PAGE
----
This review will provide evidence upon which to base policy and programming for women in LMICs to supplement micronutrients in pregnancy and lactation. Detailed results disaggregated by variables such as maternal age, sex of infant, duration, and dose of intervention may also help policy makers, researchers, practitioners, and government agencies to adopt more effective maternal and child health policies and programs in LMICs. The review will also identify any gaps in the existing evidence.

          Trial Registration

          PROSPERO CRD42022308715; https://tinyurl.com/y33cxekr.

          International Registered Report Identifier (IRRID)


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          Most cited references41

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          Bias in meta-analysis detected by a simple, graphical test

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            Preferred reporting items for systematic review and meta-analysis protocols (PRISMA-P) 2015 statement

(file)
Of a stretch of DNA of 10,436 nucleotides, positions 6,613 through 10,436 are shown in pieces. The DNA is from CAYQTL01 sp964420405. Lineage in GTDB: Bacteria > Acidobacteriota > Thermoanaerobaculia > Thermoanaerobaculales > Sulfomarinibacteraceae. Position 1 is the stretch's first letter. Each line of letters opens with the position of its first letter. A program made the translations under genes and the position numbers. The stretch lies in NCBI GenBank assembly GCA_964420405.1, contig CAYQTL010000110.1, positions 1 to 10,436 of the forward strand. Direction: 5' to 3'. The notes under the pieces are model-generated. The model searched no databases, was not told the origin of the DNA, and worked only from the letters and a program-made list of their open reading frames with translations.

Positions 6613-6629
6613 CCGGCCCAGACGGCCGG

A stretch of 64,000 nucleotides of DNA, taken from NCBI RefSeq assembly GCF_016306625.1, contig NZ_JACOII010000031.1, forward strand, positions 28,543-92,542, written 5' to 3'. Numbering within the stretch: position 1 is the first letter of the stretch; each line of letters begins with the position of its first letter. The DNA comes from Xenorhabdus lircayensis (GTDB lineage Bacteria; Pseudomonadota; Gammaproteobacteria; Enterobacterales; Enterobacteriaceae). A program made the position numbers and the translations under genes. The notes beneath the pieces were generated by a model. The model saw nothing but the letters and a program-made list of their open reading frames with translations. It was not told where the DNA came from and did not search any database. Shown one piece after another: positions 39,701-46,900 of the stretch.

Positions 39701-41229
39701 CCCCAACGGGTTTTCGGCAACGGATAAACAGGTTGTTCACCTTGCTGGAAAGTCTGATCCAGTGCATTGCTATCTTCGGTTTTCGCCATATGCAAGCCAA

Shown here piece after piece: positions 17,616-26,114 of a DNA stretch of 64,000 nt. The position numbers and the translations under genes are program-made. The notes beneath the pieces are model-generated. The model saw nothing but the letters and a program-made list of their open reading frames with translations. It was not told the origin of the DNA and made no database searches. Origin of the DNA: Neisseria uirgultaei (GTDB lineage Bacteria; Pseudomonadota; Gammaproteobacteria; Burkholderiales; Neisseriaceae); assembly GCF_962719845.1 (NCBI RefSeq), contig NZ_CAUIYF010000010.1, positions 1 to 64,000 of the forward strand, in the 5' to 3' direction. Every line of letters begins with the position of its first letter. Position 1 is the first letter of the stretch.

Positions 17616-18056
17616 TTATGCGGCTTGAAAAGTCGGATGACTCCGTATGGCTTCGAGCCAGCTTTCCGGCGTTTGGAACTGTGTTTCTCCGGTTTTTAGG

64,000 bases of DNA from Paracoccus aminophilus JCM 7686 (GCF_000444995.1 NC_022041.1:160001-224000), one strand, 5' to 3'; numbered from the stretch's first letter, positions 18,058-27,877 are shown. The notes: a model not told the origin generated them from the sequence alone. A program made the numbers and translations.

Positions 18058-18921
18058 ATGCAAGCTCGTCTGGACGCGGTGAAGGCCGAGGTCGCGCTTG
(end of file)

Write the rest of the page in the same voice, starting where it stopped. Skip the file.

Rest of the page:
Systematic reviews should build on a protocol that describes the rationale, hypothesis, and planned methods of the review; few reviews report whether a protocol exists. Detailed, well-described protocols can facilitate the understanding and appraisal of the review methods, as well as the detection of modifications to methods and selective reporting in completed reviews. We describe the development of a reporting guideline, the Preferred Reporting Items for Systematic reviews and Meta-Analyses for Protocols 2015 (PRISMA-P 2015). PRISMA-P consists of a 17-item checklist intended to facilitate the preparation and reporting of a robust protocol for the systematic review. Funders and those commissioning reviews might consider mandating the use of the checklist to facilitate the submission of relevant protocol information in funding applications. Similarly, peer reviewers and editors can use the guidance to gauge the completeness and transparency of a systematic review protocol submitted for publication in a journal or other medium.